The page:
After launching the new all-electric Nissan Leaf in September and starting production in Japan and the UK, the Japanese automaker is now starting production of the new vehicle in the US.
The new electric car should hit dealerships as soon as next month.
The automaker announced the start of production today at their Smyrna Vehicle Assembly Plant in Smyrna, Tenn.
Jeff Younginer, vice president of manufacturing at Nissan’s Smyrna Vehicle Assembly Plant, commented:
“We’re committed to vehicle electrification and manufacturing in the United States. With the LEAF’s low starting price and latest suite of Nissan Intelligent Mobility features, we’re excited to ramp up production and bring the LEAF to market next month.”
The factory also manufactures the Altima, Maxima, Pathfinder, Rogue, and the INFINITI QX60 for a total annual production capacity of 640,000 vehicles.
The Leaf, which has been produced at the plant since 2013, has been taking a decreasing share of that capacity over the last two years as demand has been slowing down.
They are now hoping that it will change with the next-generation Leaf, which features a new design and a longer range.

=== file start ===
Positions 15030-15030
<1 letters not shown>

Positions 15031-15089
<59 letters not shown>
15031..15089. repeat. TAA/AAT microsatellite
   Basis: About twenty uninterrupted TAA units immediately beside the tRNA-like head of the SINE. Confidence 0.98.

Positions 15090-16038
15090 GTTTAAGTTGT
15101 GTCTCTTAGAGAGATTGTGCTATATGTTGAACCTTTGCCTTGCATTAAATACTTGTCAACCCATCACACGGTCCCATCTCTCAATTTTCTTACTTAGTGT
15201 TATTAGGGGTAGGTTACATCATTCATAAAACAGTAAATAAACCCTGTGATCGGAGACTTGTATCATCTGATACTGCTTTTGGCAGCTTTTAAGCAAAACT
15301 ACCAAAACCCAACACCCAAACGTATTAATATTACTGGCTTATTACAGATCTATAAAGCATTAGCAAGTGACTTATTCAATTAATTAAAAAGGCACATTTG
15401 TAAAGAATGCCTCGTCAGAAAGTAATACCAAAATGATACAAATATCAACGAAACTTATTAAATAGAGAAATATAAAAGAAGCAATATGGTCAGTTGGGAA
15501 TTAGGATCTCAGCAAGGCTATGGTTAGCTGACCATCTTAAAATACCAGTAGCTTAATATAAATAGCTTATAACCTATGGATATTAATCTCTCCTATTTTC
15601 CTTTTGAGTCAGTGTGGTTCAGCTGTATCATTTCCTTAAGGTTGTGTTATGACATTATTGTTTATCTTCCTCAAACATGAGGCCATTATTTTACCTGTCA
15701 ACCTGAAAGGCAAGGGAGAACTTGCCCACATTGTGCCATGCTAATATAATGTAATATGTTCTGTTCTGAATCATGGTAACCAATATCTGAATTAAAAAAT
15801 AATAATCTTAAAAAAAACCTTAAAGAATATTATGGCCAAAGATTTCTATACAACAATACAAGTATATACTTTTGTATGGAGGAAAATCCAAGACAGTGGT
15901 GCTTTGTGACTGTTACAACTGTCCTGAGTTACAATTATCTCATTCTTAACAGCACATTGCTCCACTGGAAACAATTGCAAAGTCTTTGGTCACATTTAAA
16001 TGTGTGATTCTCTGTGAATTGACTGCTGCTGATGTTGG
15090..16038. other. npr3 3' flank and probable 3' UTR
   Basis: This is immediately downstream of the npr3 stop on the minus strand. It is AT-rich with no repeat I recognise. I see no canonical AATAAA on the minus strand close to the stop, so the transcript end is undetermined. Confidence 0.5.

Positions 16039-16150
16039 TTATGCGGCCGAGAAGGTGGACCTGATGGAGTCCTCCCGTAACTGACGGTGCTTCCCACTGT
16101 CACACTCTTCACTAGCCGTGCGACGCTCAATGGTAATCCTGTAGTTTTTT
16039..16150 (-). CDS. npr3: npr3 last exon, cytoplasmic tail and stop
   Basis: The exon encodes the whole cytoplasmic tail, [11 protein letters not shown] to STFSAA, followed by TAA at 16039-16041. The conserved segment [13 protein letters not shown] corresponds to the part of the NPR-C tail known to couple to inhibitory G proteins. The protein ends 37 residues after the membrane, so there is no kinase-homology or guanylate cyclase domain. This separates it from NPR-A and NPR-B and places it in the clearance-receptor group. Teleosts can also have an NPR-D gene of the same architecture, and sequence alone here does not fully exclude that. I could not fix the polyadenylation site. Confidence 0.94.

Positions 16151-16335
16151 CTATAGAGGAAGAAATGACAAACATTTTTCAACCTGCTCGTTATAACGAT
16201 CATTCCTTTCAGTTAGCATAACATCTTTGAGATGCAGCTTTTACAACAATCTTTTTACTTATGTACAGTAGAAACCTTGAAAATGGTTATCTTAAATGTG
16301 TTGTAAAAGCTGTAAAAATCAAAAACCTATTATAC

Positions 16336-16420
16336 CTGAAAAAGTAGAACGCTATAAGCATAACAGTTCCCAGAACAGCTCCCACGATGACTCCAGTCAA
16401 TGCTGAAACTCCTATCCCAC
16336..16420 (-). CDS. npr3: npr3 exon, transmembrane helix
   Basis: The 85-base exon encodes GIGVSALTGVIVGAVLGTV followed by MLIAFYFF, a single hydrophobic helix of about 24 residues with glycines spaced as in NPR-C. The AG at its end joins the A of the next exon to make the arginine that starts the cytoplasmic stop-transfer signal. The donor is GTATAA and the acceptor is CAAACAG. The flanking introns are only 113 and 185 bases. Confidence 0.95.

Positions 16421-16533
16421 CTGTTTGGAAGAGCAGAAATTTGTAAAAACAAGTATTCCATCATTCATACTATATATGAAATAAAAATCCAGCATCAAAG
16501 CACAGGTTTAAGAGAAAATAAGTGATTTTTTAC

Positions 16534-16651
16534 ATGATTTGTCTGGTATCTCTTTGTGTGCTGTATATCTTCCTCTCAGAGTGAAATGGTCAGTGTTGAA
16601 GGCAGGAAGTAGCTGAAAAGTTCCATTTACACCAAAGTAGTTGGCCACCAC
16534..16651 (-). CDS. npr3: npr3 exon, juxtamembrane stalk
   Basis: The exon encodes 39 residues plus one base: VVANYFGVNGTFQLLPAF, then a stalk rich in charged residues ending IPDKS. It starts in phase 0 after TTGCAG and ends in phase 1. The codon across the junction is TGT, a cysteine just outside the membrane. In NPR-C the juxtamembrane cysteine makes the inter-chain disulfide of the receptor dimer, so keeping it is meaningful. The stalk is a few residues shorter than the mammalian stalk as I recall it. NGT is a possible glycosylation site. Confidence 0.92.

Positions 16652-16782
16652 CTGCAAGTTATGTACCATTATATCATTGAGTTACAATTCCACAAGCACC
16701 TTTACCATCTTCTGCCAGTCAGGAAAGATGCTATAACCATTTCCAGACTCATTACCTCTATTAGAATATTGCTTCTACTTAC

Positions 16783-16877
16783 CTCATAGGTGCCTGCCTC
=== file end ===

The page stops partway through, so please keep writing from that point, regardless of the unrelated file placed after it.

While it is definitely a significant upgrade over the previous generation with 150 miles of range, an advanced semi-autonomous driving system, and power upgrade, it’s still not clear how big the demand will be for the vehicle – especially in the US.
Early demand in Europe and Japan seemed strong. The company confirmed that it received over 9,000 orders for the new Leaf in less than 2 months.
But I think Nissan’s biggest problem is that they confirmed that a new battery pack with longer range is coming soon, which could affect demand.
Yet, this version starting at ~$30,000 before incentives is priced lower than other vehicles like Tesla’s Model 3 and GM’s Chevy Bolt EV.
Maybe they will find a sweet spot with lower range and price until they have an option with enough range to compete with the two previously mentioned EVs.
Either way, I think it will be an interesting first few months for Nissan’s Leaf launch in the US. We are also going to have a chance to try out the vehicle and get back to you with a more in-depth report than we have so far.
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